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dc.contributor.authorParkes, Lee
dc.contributor.authorQuinitio, Emilia T.
dc.contributor.authorLe Vay, Lewis
dc.date.accessioned2014-06-23T02:52:59Z
dc.date.available2014-06-23T02:52:59Z
dc.date.issued2011
dc.identifier.citationParkes, L., Quinitio, E. T., & Le Vay, L. (2011). Phenotypic differences between hatchery-reared and wild mud crabs, Scylla Serrata, and the effects of conditioning. Aquaculture International, 19(2), 361-380.en
dc.identifier.issn0967-6120
dc.identifier.urihttp://hdl.handle.net/10862/2117
dc.description.abstractHatchery-reared animals for stock enhancement should be competent to survive and grow at rates equivalent to those of wild conspecifics. However, morphological differences are often observed, and pre-conditioning steps may be required to improve the fitness of hatchery-reared juveniles prior to release. In the present study, hatchery-reared Scylla serrata juveniles were reared either individually (HR-solitary) or groups in tanks (HR-communal), the latter group being exposed to intraspecific competition and foraging for food. After 21 days, both groups were compared to similar size wild-caught juveniles in terms of morphometric measurements of carapace spination, abnormalities and carapace colouration. There were some limited significant differences between HR-communal crabs and HR-solitary crabs in terms of length of 8th and 9th lateral spines and in body-weight-carapace width ratio, but both treatments differed from wild crabs, which were heavier and had longer carapace spines for thei
dc.description.abstractHatchery-reared animals for stock enhancement should be competent to survive and grow at rates equivalent to those of wild conspecifics. However, morphological differences are often observed, and pre-conditioning steps may be required to improve the fitness of hatchery-reared juveniles prior to release. In the present study, hatchery-reared Scylla serrata juveniles were reared either individually (HR-solitary) or groups in tanks (HR-communal), the latter group being exposed to intraspecific competition and foraging for food. After 21 days, both groups were compared to similar size wild-caught juveniles in terms of morphometric measurements of carapace spination, abnormalities and carapace colouration. There were some limited significant differences between HR-communal crabs and HR-solitary crabs in terms of length of 8th and 9th lateral spines and in body-weight-carapace width ratio, but both treatments differed from wild crabs, which were heavier and had longer carapace spines for their size. In contrast, both HR treatments exhibited common abnormalities including deformities in the shape of the abdomen, in particular occurrence of an asymmetrical telson or a deeply folded telson. In all cases, abnormalities persisted through moulting. Initially, carapace colour differed in all measures of colour between HR and wild crabs. However, these differences reduced after a period of 4–8 days of conditioning on coloured tank backgrounds or dark sand or mud backgrounds, without moulting. Similarly, hatchery-reared crabs exhibited very limited burying behaviour on first exposure to sediment, but this increased to levels observed in wild crabs within 2–4 days. Thus, short-term conditioning of hatchery-reared crabs on dark sediments may be effective in increasing predator avoidance and survivorship in released animals, and present results suggest that this can be achieved after relatively short periods of 1 week or less.en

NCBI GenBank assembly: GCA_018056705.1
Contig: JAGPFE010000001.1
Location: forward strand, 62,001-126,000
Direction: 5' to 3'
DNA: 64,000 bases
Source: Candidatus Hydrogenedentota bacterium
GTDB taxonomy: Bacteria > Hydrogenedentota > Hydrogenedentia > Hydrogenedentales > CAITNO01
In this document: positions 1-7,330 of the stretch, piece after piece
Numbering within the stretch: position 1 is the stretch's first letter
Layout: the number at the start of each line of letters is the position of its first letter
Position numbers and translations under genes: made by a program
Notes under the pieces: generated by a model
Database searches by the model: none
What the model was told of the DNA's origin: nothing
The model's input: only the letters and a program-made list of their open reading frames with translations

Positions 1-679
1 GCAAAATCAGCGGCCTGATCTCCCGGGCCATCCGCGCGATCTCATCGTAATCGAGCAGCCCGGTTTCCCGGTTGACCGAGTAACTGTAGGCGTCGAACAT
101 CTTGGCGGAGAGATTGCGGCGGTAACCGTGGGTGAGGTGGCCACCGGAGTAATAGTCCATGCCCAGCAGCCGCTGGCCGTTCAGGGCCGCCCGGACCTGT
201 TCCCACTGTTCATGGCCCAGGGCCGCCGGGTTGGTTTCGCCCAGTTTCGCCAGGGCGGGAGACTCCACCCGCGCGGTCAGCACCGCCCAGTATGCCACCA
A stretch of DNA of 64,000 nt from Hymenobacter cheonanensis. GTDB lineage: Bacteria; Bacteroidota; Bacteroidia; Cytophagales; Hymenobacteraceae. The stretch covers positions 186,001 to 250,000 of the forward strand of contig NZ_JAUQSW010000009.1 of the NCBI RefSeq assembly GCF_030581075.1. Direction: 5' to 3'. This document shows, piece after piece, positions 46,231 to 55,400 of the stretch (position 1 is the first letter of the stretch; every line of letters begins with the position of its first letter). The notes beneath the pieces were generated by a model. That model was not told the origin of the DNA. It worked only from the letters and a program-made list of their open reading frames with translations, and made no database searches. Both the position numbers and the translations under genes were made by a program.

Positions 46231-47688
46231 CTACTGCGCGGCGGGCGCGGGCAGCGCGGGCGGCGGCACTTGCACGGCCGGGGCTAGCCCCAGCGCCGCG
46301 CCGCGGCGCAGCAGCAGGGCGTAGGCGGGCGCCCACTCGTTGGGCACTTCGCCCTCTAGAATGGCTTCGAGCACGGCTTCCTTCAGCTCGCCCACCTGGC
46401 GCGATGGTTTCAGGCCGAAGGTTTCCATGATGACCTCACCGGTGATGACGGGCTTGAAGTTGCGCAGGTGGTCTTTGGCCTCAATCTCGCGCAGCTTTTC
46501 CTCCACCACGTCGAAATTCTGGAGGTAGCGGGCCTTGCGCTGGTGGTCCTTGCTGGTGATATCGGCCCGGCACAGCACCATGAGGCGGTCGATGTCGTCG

dc.description.sponsorshipThis study was supported by a European Social Fund (ESF) grant to L. Parkes. The first author acknowledges the assistance of the SEAFDEC/AQD Crustacean Hatchery staff for the experimental set-up and animal husbandry and Dr. Fe Estepa for his help with the statistical analysis.en
dc.language.isoenen
dc.publisherSpringer Verlagen
dc.subjectDecapodaen
dc.subjectScylla serrataen
dc.titlePhenotypic differences between hatchery-reared and wild mud crabs, Scylla Serrata, and the effects of conditioningen
dc.typeArticleen
dc.citation.volume19
dc.citation.issue2
dc.citation.spage361
dc.citation.epage380
dc.citation.journalTitleAquaculture Internationalen
dc.subject.asfaAbnormalitiesen
dc.subject.asfaaquacultureen
dc.subject.asfaavoidance reactionsen
dc.subject.asfabottom cultureen
dc.subject.asfaburyingen
dc.subject.asfamoultingen
dc.subject.asfaphenotypesen
dc.subject.asfasurvivalen
dc.subject.asfatelsonen
dc.identifier.essn1573-143X
dc.identifier.doi10.1007/s10499-010-9372-1
dc.subject.scientificNameScylla serrata


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  • AQD Journal Articles [1164]
    These papers were contributed by AQD staff to various national and international journals

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